Monday, February 29, 2016

Explaining Sanders and Trump

Surprisingly, Sanders and Trump have many things in common (discounting ideological differences). Perhaps the most important is that they both touch a raw nerve in the electorate, namely that the American dream, that is the opportunity for upward mobility, is slipping away. Here is some of the essay in The Guardian by Michael Sandel, a political philosopher and professor at Harvard (see his Wiki entry here).

The unexpected resonance of the Sanders and Trump campaigns does not represent a decisive turning of American voters towards the left or towards the right. It represents a populist protest against a neoliberal economic order embraced by the establishment wings of both parties, which bestows lavish rewards upon those at the top and makes life precarious for everyone else.

The rise of Sanders and Trump is less about ideology than about anxiety that the American Dream is slipping away. This is what Sanders means when he says that the system is rigged against ordinary Americans. And this is what Trump means when he says that America doesn’t win any more. Both give expression to a widespread sense that Americans are losing control of the forces that govern their lives.

The American Dream has never been about reducing inequalities of income and wealth. It has been about enabling people to rise and giving one’s children the chance to rise even further. This is why Americans have traditionally worried less about inequality than Europeans do. We may have greater disparities of income and wealth than do the welfare states of Europe, we would tell ourselves, but here, we are not consigned to the class of our birth. Mobility, not equality, is the measure of our freedom. In recent decades, however, this comforting self-image has begun to ring hollow. The long-standing faith that those who “work hard and play by the rules” will get ahead no longer fits the lived experience of working-class and middle-class Americans. The growing inequality of recent decades has not been offset by opportunities to rise. To the contrary, it has brought a hardening of economic mobility.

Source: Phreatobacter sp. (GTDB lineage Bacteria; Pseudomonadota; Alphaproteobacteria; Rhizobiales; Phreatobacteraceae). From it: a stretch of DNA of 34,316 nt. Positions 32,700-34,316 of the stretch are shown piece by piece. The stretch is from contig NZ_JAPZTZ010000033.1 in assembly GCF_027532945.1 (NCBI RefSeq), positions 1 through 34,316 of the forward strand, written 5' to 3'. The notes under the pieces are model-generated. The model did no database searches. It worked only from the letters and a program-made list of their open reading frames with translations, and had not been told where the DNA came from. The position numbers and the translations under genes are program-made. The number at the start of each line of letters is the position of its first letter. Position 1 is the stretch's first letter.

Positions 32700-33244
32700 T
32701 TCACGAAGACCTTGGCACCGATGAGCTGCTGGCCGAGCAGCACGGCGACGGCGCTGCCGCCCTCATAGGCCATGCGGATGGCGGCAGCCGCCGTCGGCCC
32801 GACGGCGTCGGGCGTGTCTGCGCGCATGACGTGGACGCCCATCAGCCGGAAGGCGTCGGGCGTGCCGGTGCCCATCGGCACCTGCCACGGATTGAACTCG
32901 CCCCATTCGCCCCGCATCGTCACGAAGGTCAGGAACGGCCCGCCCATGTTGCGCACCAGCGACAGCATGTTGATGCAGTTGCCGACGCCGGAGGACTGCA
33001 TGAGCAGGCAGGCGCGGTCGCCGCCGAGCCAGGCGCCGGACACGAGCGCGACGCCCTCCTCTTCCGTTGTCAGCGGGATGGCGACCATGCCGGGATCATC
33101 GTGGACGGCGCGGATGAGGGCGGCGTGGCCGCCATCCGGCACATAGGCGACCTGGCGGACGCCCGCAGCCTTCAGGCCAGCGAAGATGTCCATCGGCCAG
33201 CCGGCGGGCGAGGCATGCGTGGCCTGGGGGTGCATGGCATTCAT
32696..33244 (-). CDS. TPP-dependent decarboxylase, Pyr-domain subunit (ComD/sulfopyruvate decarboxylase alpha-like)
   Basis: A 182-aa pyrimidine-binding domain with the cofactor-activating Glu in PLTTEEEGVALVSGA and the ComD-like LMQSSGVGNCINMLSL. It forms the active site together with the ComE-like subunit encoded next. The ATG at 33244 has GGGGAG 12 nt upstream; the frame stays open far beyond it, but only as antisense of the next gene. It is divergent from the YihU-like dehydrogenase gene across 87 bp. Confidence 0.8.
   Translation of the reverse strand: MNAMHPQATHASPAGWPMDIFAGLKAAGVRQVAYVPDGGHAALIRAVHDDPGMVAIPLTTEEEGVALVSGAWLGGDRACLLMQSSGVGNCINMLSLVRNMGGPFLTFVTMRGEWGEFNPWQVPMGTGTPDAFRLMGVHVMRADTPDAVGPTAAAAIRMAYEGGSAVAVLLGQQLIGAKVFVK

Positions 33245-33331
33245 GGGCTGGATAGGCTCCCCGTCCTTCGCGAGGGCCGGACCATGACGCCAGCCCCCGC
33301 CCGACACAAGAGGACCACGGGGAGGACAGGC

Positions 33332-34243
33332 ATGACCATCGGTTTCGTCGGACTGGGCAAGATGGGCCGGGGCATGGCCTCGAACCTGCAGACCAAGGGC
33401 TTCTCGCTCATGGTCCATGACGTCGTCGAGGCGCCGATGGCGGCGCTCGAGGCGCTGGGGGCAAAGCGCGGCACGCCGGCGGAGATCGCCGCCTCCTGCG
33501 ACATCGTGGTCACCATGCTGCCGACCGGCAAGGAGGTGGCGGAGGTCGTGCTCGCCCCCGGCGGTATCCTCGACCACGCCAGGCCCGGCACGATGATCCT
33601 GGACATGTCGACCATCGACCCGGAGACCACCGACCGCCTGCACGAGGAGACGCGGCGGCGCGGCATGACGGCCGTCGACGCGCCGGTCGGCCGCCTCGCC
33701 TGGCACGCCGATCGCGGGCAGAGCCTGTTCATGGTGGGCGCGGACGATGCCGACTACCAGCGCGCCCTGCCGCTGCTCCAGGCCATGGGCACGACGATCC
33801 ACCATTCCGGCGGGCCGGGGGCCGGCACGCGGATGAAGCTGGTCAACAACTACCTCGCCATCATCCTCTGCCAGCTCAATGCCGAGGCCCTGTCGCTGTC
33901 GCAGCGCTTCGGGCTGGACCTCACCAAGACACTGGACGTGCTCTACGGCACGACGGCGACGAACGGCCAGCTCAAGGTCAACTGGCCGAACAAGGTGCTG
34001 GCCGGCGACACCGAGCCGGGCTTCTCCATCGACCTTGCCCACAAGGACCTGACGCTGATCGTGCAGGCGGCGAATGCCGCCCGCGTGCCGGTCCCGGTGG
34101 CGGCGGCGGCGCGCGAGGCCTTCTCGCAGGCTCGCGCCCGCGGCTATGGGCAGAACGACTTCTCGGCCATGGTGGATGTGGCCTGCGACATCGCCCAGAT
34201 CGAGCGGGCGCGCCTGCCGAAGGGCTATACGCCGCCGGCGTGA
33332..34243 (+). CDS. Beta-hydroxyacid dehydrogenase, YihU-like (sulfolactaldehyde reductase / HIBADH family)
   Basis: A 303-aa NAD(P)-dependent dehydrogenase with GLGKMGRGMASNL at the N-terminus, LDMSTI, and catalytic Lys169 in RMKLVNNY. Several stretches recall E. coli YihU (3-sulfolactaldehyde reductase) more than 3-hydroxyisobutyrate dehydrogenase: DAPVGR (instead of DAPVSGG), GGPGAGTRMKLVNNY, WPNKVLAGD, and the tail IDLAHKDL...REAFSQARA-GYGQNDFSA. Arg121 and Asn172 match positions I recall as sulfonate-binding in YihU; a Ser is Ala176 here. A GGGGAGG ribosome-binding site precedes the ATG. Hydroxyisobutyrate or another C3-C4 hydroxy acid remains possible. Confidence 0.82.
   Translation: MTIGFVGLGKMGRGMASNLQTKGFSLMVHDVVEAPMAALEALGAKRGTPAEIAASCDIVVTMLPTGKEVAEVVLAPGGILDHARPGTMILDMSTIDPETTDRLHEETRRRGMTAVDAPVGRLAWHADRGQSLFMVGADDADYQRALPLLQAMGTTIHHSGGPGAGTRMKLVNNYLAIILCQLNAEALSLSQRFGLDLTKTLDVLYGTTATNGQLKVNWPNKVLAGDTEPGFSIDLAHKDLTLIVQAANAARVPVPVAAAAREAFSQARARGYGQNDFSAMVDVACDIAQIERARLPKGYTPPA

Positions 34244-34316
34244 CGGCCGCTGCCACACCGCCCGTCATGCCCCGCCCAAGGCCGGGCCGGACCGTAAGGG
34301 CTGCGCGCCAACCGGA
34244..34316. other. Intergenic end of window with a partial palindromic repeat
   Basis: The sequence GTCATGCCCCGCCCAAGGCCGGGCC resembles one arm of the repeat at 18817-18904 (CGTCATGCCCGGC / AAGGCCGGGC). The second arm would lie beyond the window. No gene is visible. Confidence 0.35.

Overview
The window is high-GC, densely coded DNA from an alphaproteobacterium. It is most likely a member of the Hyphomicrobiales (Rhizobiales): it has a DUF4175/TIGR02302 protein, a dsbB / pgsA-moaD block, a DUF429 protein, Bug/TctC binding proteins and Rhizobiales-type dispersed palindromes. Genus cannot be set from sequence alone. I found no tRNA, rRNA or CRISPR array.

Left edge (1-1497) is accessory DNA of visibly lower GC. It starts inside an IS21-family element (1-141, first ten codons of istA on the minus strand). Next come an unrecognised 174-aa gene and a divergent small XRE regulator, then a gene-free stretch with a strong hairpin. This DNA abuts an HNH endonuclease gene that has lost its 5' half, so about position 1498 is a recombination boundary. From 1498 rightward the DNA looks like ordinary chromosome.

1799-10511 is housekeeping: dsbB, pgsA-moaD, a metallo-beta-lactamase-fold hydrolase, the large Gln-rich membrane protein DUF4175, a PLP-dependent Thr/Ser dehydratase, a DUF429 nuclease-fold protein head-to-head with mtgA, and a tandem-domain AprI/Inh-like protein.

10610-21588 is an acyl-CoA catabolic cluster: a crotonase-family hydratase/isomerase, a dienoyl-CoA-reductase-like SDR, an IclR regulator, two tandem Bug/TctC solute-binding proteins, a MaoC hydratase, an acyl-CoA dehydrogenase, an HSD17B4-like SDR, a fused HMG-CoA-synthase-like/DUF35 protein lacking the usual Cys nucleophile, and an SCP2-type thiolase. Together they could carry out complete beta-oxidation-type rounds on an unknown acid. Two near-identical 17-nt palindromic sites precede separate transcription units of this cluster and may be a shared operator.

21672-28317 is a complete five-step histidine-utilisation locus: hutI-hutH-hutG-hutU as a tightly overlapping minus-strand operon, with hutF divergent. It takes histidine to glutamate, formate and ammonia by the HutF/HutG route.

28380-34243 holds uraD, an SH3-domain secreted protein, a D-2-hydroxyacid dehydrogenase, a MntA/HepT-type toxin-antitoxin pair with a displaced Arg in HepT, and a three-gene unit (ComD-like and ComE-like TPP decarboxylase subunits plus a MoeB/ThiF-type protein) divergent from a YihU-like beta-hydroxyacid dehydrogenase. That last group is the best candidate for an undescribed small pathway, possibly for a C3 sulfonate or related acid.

The US has less mobility than most major European countries. Forty-two per cent of American men born in the bottom fifth of the income scale remain stuck there as adults (compared with 25% in Denmark and 30% in Britain). Only 8% of American men rise from the bottom fifth to the top. Studies of mobility from one generation to the next tell a similar story. Class mobility is greater in Denmark, Norway, Canada, Sweden, Germany and France than in the US. The American Dream is alive and well and living in Denmark.

If the promise of upward mobility is no longer a realistic way to contend with inequalities of income and wealth, Americans may need to reconsider the place of equality in the American Dream. Whether this populist moment will prompt such rethinking remains to be seen.

When upward mobility stops, you settle into a rigid caste system in which poor begets poor and their lot declines generationally, fueled by policies that reward those already at the top of the economic ladder. So you could think of Sanders and Trump as the vanguard of the pitchforks. The pitchforks are not inevitable but we need more equitable policies and the political will to implement them.

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